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REMI School of Real Estate Community Blog

REMI School of Real Estate Community Blog


Welcome to the Official REMI School of Real Estate Blog

Your Source for Real Estate Information



REMI School of Real Estate Community Blog

Your Source for Real Estate Information

Licensees In a High Interest Rate World

Real Estate licensees representing buyers and seller in the current high interest rate environment need understanding and tools to satisfy the needs of their client.  Just what do we need to know to succeed.

Understanding: Interest rates are high in order to slow the growth of inflation.  As the Federal Reserve raises rates the banks have to “buy” money at a higher rate and this cost is passed to the consumer.

For a $100,000; 30 yr loan:

There is an increase in monthly payments and increase in earnings to qualify for each $100,000 in loan

                Rate                       Monthly Principal & Interest /$100K      Increased Earnings/Yr to Qualify/$100K

3.5%                                                      $449     Per $100,000                                     0           Per $100,000

                4.5%                                                      $507                     “                                              $3,093                 “

                5.5%                                                      $568                     “                                              $6,346                 “             

                6.5%                                                      $632                     “                                              $9,760                 “             

For every $100,000, the Principal and Interest increases roughly $60 per $100,000 for each increase of one percent and the buyer’s income must increase $3,000 for each rise I one percent.


  1. Adjustable Rate Mortgage:  Price the use of an Adjustable Rate Mortgage (ARM).   From Forbes Magazine https://www.forbes.com/advisor/mortgages/current-arm-rates/     9/13/23

An ARM is an adjustable rate where the first number (e.g. 5/1) is the years of base rate with the second number being the number of times per year that the base rate increases.  In a 5/1 5.5% loan would mean the 5.5% rate is the first year rate, and the loan will increase once a year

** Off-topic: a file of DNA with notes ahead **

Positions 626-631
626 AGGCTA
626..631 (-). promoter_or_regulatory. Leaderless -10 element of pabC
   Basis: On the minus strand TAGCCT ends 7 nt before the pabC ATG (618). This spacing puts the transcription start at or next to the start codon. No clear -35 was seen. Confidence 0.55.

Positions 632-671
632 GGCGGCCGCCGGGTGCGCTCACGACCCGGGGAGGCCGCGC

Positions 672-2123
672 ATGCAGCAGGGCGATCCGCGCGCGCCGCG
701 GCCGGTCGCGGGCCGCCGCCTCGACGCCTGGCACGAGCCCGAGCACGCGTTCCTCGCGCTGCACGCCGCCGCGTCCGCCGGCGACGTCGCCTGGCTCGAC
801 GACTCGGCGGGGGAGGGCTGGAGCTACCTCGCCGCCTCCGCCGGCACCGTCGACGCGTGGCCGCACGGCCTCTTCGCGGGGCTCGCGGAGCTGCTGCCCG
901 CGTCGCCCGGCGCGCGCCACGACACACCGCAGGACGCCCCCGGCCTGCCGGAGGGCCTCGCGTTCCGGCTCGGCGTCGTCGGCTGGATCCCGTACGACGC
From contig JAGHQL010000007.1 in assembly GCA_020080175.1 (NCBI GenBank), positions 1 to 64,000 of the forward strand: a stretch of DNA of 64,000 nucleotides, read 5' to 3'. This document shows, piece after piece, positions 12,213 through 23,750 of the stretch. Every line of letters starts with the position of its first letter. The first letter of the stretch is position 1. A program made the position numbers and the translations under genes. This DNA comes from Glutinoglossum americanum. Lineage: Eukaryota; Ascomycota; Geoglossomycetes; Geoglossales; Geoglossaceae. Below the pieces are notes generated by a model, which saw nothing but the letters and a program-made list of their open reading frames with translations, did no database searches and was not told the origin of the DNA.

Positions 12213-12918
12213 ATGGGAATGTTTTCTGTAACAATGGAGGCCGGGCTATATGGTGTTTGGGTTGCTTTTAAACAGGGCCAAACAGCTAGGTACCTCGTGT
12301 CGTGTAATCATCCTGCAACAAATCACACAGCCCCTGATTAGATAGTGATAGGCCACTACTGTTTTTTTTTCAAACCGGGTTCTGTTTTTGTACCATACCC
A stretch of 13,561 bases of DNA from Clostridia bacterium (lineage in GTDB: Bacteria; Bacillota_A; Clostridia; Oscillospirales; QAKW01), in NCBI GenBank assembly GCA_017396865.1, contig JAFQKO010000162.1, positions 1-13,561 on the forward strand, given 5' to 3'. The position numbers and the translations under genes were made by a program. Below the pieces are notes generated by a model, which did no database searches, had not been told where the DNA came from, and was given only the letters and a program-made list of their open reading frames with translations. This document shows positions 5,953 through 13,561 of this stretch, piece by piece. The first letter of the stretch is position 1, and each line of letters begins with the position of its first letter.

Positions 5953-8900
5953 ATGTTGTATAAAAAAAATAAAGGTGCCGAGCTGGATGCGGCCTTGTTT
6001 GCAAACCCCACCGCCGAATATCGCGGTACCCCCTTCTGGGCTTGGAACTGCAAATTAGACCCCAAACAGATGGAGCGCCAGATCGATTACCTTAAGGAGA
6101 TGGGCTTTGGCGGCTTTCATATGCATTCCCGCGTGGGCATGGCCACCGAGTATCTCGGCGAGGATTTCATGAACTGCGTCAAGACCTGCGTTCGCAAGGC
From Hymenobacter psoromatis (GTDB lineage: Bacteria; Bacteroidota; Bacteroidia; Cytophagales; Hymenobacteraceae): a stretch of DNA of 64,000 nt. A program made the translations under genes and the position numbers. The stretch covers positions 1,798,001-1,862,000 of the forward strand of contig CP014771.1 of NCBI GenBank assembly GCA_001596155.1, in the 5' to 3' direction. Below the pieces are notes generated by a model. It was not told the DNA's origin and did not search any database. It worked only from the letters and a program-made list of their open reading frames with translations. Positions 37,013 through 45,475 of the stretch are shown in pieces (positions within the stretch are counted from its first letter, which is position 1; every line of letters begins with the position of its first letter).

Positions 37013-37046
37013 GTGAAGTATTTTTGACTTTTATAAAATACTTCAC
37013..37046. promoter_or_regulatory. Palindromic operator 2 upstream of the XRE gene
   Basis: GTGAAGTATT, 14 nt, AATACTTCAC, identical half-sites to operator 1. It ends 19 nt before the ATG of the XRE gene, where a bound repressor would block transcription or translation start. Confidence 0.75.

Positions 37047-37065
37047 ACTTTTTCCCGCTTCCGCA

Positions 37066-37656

10/1 ARM: 6.40% today vs. 6.32% last week

7/1 ARM: 6.20% today vs. 6.19% last week

5/1 ARM: 6.04% today vs. 6.01% last week

  1. BUY DOWN: Ask a lender how much does it cost to buy down the loan by 1% for each $100,000. The answer might be: a 7% $300,000 loan could be reduced by one half of one per cent to 6.5% for 1.5 points.  One point is 1% of the loan. Therefore for $4,500 ($300,000 * 1.5 * 1%), is added to your closing costs. Payments drop from $1966 to $1,896.  Over the life of the loan you save $25,200 on the $4,500 you paid in in extra points.  The rate of return on the $4,500 is roughly the same as the interest rate on the loan

  1. GEM: Growing Equity Mortgage:  This is a loan suited for the upwardly mobile professional.  The VA, FHA and Ginnie Mae will back growing equity mortgages.  Ask you lender if their bank or sources provided GEM’s.  These are mortgages that start a bit lower and end a bit higher but feature a lower payment in the early years.

  1. PRICE ADJUSTMENTS:  With higher rates there are fewer buyers.  Buyer’s can drive the deal in some situations.  The buyer’s representative might be in a position to drive the price lower.  For each $50,000 in lowered price, the monthly payment likely drops by $300 per month.  For the seller’s agent, this is a difficult situation and must be a seller’s decision based on outstanding loan, motivation, timing and lifestyle to name a few.  But, for the seller,  there are non-price features like, shrewd negotiating, setting expectations, or asking what is buyer’s perfect closing date, perhaps, negotiating the furnishings, or offering a home shield insurance plan. 

  1. Second Mortgage: If pushed to a limit, perhaps a seller can take back the difference as a secured second mortgage with a term of say 5, 7 or ten years and could be minimal monthly payments.  It could be at a lower rate but structured in such a way that it is due upon sale or due as a bullet maturity. 

  1. Negotiating Rapport:  You have a job to do.  The seller’s agent must sell and the buyer’s agent must buy.  That is our job.  Rapport, getting along, explaining what it will take to satisfy the parties.  Communications seller’s agent to seller; buyer’s agent to buyer, and agent to agent.  Ask the bank how they can help.  Ask if there are special arrangements that can be made.  Are there non price items, timing, closing date, furniture, home shield type policies.  Sometimes it is as simple as keep the rapport and conversation alive. 

  1. Be sympathetic and compassionate with your client.  These are tough times.  “I understand”; I have been through this myself; “I know how you must feel”. “I am here to counsel and help”  Use a net sheet to explain your best estimate of net proceeds, or net cash required.  Perhaps the difference can be put in perspective.  It is 6 months wages.  It is 4%  of the value of the home. The mortgage interest is deductible so might reduce your taxes.

  1. Refinance:  Refinance when rates are lower.  Maybe we can consider this a short term problem.  We can not forecast interest rates but rates do go up and rates do go down.  If they go down, you can refinance. 

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